Director Georg Fenady’s CV consists mostly of episodes of time-wasting TV fluff like Knight Rider and Baywatch. However, in 1973, he teamed with his producer brother Andrew J. Fenady – who has interesting film (Chisum) and TV movie (Black Noon) credits – to make a pair of folksy old-timey, setbound horror films studded with guest stars of yesteryear and heavy on dry ice fog. Terror in the Wax Museum, which is slightly easier to see, is a whodunit with a Jack the Ripper/House of Wax theme, but Arnold is a stab at black comedy of the Kind Hearts and Coronets (or, in the early ‘70s, Dr Phibes) variety with the heirs of a crotchety millionaire murdered in outrageous, appropriate manners. Despite the sterling cast, it’s a little disappointing – the running jokes stumble and fall, and no matter how much Elsa Lanchester (in particular) refuses to let go of a scene too many routines stubbornly fail to work. However, it does have a strange charm – perhaps it’s the sense that all these folk, swathed in heavy clothes and pretending to be suffering the chill of somewhere in Wales, are actually trapped inside a stifling, probably tiny studio in sunny California.
The opening sequence offers a good, macabre hook as millionaire Arnold Llewellyn (Norman Stuart) seems to be enjoying his own open-casket funeral, which – thanks to bizarre legal shenanigans – is combined with his marriage to long-time mistress Karen (Stella Stevens). It seems that Lady Jocelyn (Shani Wallis) refused to divorce her husband, but he has decreed that the ‘till death us do part’ clause in the ceremony dissolves the marriage and that a precedent involving marriages to absentee bridegrooms who might or might not be dead on battlefields allows the ceremony (conducted by a drolly perturbed Victor Buono) to proceed against the objections of the widow. The will further ticks off the heirs either with insulting bequests or conditions that force them to remain in the house – and then they all start dying in strange manners. A worthless younger brother (Roddy McDowall), who is also Karen’s lover, puts on a suit of Arnold’s clothes – and the fabric shrinks, crushing him inexplicitly. Also due for death are Jocelyn, her lawyer lover (Farley Granger) and Karen (the lead, but nothing like a heroine): it turns out that Arnold’s dotty sister Hester (Lanchester) and the gardener (Ben Wright) are executing the dead man’s plans to wipe out his family, and there’s an automated trap to entomb Hester when she’s killed her confederate and exceeded orders by trying to get hold of her brother’s hidden fortune.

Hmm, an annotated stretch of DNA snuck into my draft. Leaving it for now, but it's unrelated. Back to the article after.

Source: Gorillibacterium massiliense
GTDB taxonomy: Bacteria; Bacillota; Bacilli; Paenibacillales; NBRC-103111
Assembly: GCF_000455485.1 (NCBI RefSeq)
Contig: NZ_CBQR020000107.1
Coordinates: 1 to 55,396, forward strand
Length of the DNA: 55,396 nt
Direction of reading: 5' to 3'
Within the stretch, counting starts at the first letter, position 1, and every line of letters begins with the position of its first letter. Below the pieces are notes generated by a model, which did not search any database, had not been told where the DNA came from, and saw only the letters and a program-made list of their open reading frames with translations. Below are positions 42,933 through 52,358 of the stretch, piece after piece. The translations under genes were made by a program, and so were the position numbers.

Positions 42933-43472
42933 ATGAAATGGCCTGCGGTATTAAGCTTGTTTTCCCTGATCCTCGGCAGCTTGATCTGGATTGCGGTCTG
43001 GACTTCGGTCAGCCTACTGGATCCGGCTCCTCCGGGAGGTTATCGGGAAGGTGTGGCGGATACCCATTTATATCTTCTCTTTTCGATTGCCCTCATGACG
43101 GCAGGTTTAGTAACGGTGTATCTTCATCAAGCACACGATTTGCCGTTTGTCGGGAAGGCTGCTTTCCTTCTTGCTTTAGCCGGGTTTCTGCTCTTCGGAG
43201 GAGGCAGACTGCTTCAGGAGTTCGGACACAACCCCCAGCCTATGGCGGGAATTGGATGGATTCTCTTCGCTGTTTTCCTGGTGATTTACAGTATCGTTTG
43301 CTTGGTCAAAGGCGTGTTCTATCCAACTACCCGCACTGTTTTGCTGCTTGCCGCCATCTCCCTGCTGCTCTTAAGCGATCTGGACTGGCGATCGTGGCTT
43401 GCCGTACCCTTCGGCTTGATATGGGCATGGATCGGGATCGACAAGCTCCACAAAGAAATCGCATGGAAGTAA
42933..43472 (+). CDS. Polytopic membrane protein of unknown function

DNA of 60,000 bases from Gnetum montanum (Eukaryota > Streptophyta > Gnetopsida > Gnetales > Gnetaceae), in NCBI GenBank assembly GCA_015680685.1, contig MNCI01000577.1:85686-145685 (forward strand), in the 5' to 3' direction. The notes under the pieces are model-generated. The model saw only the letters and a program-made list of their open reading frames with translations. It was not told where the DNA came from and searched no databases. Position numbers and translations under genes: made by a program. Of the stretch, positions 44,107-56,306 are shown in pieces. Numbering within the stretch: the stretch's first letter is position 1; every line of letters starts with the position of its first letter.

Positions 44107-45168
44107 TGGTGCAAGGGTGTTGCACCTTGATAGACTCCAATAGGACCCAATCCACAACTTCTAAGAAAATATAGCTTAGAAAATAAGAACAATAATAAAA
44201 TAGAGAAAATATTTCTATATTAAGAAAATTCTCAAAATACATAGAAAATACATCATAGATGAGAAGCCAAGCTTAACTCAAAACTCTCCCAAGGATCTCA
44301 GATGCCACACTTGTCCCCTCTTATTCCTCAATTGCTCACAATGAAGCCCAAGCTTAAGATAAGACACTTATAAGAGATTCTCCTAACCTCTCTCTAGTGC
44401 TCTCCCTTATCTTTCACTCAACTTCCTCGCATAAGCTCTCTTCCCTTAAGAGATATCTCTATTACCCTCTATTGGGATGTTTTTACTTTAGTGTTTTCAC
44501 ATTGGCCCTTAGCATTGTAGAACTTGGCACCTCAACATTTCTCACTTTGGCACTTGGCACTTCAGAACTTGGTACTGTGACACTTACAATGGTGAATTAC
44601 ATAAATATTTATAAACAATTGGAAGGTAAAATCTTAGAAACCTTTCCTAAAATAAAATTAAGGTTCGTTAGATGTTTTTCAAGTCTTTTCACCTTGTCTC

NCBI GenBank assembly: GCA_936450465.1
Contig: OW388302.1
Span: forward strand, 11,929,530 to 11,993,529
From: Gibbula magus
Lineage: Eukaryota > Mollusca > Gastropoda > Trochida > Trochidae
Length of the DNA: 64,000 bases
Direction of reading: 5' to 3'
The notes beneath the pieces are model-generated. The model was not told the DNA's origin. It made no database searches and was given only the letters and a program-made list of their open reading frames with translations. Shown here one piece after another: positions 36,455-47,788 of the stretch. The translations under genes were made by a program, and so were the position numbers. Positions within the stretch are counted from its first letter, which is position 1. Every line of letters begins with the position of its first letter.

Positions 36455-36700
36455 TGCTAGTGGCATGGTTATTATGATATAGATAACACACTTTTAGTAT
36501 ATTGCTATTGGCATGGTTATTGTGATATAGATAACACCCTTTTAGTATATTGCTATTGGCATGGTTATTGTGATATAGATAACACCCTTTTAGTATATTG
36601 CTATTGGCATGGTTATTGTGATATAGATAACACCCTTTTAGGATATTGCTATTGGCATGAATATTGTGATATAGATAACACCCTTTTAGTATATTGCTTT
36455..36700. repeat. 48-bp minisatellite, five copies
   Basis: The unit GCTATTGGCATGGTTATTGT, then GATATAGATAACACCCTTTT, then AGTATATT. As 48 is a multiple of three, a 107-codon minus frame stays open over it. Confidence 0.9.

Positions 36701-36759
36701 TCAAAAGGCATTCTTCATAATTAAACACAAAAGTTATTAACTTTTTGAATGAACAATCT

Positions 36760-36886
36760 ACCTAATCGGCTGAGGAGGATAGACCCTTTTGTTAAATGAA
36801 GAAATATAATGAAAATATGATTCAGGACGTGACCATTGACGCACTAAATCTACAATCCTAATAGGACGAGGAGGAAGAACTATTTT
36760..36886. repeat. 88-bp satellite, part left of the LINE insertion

Given the fog and the costumes, the film seems like a period piece – but the plot depends on what looks like an eight-track tape-deck in the side of Arnold’s coffin, so we must assume a contemporary setting. Though Lanchester, as in Terror in the Wax Museum, is the biggest ham, she gets some competition from Bernard Fox as a supernaturally thick local policeman whose bosomy barmaid fiancée (Wanda Bailey) runs off with his lecherous Dad (John McGiver). Also popping up are Jamie Farr as a one-eyed, silent servant (Steven Marlo, the mute geek in Terror, has a bit as a darts player in the pub) and reliable Patric Knowles. Almost nobody has managed to deliver the mix of venom and valentines Robert Hamer managed in Kind Hearts, and this flounders as it tries to be simultaneously ultra-cynical and jolly. It might have worked better if Stevens’ character had been a true innocent surrounded by sharks, but making her as conniving as everyone else robs the film of anything like a centre. Stevens, who came to this off the big success of The Poseidon Adventure, was one of the most naturally gifted and appealing (not to mention sexiest) leading lady comediennes of the ‘60s and ‘70s, but seemed to be forever given sub-standard material (the film that best shows off her range is Sam Peckinpah’s underrated The Ballad of Cable Hogue, where she delightfully takes a standard tart-with-a-heart role and runs with it).
As it is, the players who come off best are the ones with least to do – Buono, an eye-rolling ham of the first water, is terrific in his one big scene, appalled and befuddled as he presides over the funeral-nuptial ceremony, and Stuart (who ironically had a long career as a dialogue coach) pre-empts Weekend at Bernie’s as the smiling, scheming corpse (he is also heard on his mocking tape messages). Written by Jameson Brewer (who also co-scripted Terror in the Wax Museum) and John Fenton Murray (The Atomic Kid). Along with cinematographer William B. Jurgensen and art director Monty Elliott, Fenady doesn’t pull off that stagebound foggy gothic feel as well as Roger Corman did in his similarly-cheapskate AIP productions (cf: The Premature Burial, A Comedy of Terrors) and a flat, TV movie-ish feel further blunts the wit.
Here’s Shani singing the catchy theme song …